In a fraction, you cannot add something to the numerator and balance that by adding the same thing to the denominator. All you can do is multiply (or divide) the numerator as a whole by something and do exactly the same to the denominator. This is what drvrm did in post #4. Even then, you do need to be a bit careful. If the thing you multiply or divide by might be zero under some circumstances then you should exclude that by writing something like "when ... is not zero then..."
Okay thank you. When doing trig identities you are able to work on both sides correct?
 
  • #9
Veronica_Oles said:
Okay thank you. When doing trig identities you are able to work on both sides correct?
Not sure what you mean by that. If you mean starting with the thing to prove in the form f(x)=g(x) then applying the same operation to each side of that equation, and repeating the process until you get something that is clearly true, no. That is not a valid way to prove the original statement. The implication is in the wrong direction. It is saying "if the thing to be proved is true then ..." E.g. if you simply multiply both sides by zero you will get a true statement, but you have proved nothing.
However, that process can be used to help you find a proof. Having reached a statement that is clearly true, you can then see if all the steps you took are reversible, and hence obtain the thing to be proved.
 

1. How do you solve for x in the equation R.S = 1/1+cosx?

To solve for x in this equation, you first need to isolate the variable on one side of the equation. You can do this by multiplying both sides by 1+cosx. This will give you R.S(1+cosx) = 1. Then, you can divide both sides by R.S to get 1+cosx = 1/R.S. Finally, you can subtract 1 from both sides to get cosx = 1/R.S - 1. From there, you can use trigonometric identities and inverse functions to solve for x.

2. What is the importance of finding the solution to this equation?

Finding the solution to this equation is important because it allows you to determine the value of x that satisfies the equation. This can help you understand the relationship between the variables and make predictions based on the given information.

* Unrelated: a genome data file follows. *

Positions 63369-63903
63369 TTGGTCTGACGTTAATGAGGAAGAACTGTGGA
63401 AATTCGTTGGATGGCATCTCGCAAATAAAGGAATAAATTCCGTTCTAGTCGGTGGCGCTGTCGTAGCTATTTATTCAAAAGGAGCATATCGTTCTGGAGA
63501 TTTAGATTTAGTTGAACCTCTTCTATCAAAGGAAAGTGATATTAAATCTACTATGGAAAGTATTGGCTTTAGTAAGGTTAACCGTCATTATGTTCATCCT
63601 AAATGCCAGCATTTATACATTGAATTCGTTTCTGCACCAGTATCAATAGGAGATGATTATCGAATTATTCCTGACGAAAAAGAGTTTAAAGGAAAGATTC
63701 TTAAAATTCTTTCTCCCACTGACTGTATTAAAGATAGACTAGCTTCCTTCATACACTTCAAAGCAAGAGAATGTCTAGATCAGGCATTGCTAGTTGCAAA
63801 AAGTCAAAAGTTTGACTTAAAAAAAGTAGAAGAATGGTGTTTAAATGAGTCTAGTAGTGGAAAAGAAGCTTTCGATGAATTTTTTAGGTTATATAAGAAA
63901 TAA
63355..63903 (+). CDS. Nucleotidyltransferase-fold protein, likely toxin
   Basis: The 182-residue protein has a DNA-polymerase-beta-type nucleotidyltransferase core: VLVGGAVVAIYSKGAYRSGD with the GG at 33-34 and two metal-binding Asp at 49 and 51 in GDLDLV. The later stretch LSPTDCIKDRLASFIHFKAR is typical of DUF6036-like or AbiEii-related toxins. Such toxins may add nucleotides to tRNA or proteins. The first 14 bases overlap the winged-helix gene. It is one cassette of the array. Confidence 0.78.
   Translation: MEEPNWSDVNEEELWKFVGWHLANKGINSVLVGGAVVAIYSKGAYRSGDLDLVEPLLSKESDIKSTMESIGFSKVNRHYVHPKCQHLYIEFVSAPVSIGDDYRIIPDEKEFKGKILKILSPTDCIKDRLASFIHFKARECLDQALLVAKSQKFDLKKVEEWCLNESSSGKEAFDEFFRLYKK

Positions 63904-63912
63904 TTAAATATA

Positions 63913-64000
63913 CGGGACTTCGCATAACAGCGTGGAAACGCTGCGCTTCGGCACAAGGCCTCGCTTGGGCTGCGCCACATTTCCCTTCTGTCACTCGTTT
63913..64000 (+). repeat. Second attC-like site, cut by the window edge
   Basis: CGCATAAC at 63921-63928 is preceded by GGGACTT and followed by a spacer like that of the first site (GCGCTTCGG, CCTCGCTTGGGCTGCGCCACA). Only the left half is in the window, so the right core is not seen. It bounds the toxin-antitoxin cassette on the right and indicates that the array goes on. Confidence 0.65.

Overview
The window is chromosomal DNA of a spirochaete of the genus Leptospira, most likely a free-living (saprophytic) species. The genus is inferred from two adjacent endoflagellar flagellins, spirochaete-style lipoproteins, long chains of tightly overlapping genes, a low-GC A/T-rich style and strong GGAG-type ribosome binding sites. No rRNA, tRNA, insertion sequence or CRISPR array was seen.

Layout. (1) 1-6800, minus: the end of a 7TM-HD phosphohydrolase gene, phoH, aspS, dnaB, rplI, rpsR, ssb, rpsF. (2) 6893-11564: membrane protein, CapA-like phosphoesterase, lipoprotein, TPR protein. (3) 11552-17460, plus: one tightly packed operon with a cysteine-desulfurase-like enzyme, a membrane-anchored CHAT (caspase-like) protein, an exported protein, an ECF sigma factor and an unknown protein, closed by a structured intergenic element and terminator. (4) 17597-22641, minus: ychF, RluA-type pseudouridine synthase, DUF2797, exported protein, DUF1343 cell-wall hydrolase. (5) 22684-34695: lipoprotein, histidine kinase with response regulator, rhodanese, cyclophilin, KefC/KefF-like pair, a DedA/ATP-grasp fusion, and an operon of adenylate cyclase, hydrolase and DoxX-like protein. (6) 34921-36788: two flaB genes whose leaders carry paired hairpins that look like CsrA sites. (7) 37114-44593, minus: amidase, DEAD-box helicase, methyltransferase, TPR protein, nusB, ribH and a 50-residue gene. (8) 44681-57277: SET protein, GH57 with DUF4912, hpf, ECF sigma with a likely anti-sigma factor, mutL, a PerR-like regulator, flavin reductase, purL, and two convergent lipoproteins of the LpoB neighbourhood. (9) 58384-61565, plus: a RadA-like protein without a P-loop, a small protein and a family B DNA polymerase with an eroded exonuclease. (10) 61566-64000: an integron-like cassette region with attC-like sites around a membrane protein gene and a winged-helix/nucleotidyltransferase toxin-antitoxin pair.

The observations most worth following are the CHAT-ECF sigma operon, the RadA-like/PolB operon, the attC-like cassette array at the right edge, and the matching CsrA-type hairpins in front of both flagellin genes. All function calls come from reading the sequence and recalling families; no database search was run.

3. What are the possible solutions for x in this equation?

The possible solutions for x in this equation will depend on the values of R and S. If R and S are both positive, there will be two solutions for x (one in the first quadrant and one in the second quadrant). If R is negative and S is positive, there will be one solution in the fourth quadrant. If R is positive and S is negative, there will be one solution in the third quadrant. And if R and S are both negative, there will be two solutions (one in the third quadrant and one in the fourth quadrant).

4. Can this equation have no solution?

Yes, it is possible for this equation to have no solution. This can occur if the value of 1+cosx is greater than 1/R.S, making it impossible to solve for x. It can also occur if the values of R and S are such that the equation has no real solutions.

5. How can this equation be applied in real-life situations?

This equation can be applied in various situations, such as in physics and engineering, to solve for unknown quantities or to understand the relationship between different variables. For example, it can be used to calculate the force required to move an object a certain distance or to determine the optimal angle for a projectile to be launched at.